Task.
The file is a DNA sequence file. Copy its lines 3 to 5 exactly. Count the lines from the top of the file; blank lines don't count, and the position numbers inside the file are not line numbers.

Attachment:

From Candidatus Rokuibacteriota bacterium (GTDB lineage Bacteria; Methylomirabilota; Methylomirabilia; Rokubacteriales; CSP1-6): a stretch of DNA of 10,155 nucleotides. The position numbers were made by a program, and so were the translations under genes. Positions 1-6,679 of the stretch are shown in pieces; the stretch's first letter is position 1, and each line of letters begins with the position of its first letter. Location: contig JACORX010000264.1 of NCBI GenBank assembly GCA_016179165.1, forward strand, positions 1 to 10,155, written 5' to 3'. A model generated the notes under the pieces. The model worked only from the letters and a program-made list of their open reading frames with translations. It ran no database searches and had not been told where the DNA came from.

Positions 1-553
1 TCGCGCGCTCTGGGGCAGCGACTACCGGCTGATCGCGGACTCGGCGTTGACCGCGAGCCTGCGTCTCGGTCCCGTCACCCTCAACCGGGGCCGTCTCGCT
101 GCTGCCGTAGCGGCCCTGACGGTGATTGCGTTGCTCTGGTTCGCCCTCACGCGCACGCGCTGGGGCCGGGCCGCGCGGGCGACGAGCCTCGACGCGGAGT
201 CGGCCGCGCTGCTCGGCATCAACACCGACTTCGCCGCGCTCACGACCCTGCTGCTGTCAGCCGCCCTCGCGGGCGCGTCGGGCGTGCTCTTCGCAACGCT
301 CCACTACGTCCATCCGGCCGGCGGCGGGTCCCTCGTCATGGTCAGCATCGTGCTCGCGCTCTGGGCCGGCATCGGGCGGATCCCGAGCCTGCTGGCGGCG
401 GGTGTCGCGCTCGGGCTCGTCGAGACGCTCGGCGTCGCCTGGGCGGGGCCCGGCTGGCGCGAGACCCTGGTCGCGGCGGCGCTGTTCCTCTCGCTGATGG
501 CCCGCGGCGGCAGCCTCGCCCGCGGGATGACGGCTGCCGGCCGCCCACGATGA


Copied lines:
1 TCGCGCGCTCTGGGGCAGCGACTACCGGCTGATCGCGGACTCGGCGTTGACCGCGAGCCTGCGTCTCGGTCCCGTCACCCTCAACCGGGGCCGTCTCGCT
101 GCTGCCGTAGCGGCCCTGACGGTGATTGCGTTGCTCTGGTTCGCCCTCACGCGCACGCGCTGGGGCCGGGCCGCGCGGGCGACGAGCCTCGACGCGGAGT
201 CGGCCGCGCTGCTCGGCATCAACACCGACTTCGCCGCGCTCACGACCCTGCTGCTGTCAGCCGCCCTCGCGGGCGCGTCGGGCGTGCTCTTCGCAACGCT